TCM trouble and the importance of being certain about parts replacement - Transmission Digest

TCM trouble and the importance of being certain about parts replacement

It’s a tale as old as time. A vehicle comes in and, despite having been recently repaired by another shop, the vehicle owner’s concern is still present. In the case of this story, the vehicle came from a local shop we work closely with. The truck in question is a 66,000-mile 2006 Chevrolet Silverado 2500 HD with the 6.6L engine and the LCT1000 transmission. The concern from our partner shop is that when cold, the truck won’t shift past first gear, and when warmed up it shifts normally.

Luckily, they provided a copy of the repair order. It showed that they had replaced both pressure control solenoids and listed some trouble codes including P0711 (transmission fluid temperature sensor performance), P0776 (pressure control solenoid 2 – stuck off), and P2723 (pressure control solenoid 1 – stuck off).

Armed with that information, I began with an under-hood inspection of the vehicle as well as a fluid level and condition check. Next, I plugged in the scan tool to perform my own code scan to see if anything had been overlooked. I found trouble codes in multiple modules. In the TCM I found P0776 and P0731 (incorrect first gear ratio), but in the BCM, TCCM and DDM I found U1024 (lost communication with transmission control system) stored.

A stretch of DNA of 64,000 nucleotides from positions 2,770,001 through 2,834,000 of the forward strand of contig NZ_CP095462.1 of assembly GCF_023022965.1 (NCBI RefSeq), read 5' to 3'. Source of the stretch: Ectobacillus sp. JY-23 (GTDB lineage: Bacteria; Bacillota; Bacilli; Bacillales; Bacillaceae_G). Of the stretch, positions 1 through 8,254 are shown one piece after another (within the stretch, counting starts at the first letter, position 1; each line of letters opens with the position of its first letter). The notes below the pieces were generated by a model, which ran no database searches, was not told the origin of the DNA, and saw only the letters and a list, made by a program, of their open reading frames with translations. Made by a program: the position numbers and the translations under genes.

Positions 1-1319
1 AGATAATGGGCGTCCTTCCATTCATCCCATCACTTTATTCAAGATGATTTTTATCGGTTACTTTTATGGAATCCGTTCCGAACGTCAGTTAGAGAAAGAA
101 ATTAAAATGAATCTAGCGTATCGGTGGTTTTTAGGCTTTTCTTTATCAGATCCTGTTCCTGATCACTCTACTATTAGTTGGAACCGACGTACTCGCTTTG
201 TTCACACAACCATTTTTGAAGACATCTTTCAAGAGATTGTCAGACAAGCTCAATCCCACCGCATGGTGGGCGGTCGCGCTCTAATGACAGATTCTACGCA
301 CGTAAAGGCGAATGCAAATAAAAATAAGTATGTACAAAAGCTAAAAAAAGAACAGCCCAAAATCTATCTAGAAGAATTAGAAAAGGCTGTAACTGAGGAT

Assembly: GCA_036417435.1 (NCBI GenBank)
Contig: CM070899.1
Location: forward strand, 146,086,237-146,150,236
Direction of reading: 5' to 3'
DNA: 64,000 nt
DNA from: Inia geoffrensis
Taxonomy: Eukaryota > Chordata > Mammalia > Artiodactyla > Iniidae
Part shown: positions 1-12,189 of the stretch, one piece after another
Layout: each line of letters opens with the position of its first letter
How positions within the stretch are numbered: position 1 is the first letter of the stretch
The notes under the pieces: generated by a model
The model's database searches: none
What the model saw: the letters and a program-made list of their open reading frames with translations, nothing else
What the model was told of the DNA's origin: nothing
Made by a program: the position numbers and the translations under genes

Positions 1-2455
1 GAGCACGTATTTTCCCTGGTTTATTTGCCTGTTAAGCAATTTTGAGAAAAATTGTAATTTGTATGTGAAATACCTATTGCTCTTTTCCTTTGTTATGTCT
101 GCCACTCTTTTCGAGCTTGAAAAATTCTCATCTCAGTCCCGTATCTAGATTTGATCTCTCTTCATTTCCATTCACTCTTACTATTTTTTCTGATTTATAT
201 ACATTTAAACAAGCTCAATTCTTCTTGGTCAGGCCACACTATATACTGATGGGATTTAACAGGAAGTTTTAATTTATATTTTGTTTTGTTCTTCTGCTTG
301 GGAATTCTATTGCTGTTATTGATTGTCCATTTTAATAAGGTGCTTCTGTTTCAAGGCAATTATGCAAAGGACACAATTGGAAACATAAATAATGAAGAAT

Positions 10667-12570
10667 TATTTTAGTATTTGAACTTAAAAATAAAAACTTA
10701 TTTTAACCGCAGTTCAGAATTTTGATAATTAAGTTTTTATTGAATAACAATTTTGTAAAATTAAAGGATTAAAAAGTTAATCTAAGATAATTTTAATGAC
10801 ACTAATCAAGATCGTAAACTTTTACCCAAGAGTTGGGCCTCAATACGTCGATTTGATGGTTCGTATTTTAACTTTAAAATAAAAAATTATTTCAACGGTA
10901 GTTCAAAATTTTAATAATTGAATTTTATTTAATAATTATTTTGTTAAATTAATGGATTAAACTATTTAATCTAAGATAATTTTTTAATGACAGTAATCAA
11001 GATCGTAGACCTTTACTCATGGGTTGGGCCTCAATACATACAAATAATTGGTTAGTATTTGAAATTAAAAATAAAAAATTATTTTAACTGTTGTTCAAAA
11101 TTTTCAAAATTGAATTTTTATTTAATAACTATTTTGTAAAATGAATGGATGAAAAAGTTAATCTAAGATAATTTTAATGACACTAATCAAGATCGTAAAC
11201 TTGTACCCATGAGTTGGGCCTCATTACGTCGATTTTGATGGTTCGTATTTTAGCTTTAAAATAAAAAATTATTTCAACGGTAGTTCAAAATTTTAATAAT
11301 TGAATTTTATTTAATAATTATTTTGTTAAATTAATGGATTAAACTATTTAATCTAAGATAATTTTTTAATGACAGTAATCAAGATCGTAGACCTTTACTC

From there I printed out freeze frame data and software calibration numbers, to see if they were up to date and to gather as much information as possible. On the road test I experienced a few things that I didn’t expect. Within only two blocks of the shop I experienced hard shifting, the shift indicator disappeared, the CEL came on, and the truck went into limp mode with codes P0711 and P0776 stored in the TCM and U1024 in other modules.

Upon returning to the shop, I performed the under-vehicle inspection, which included checking the transmission case connector for fluid intrusion as well as a visual inspection of TCM grounds G102 and G103 on the passenger side of the engine. (See Figure 1, above).

They both looked good, but I still disassembled and cleaned the mating surfaces and eyelets. The transmission cooler lines were leaking on the truck, but fluid was full and red. Since the initial inspection proved inconclusive, it was time to recommend and authorize additional time for further testing and research. The customer agreed to that and left the vehicle with us.

I started by looking over the recorded data from the original road test and making sure my TCM calibrations were up to date. Surprisingly, I had no fluctuation in transmission fluid temperature that would indicate a reason why P0711 would set. From there I double-checked code definitions. Most of the codes (other than P0711 and U1024) indicated a possible internal transmission failure. What really stood out to me were the setting conditions for P0776 and P2723: the TCM detected an incorrect on-coming ratio.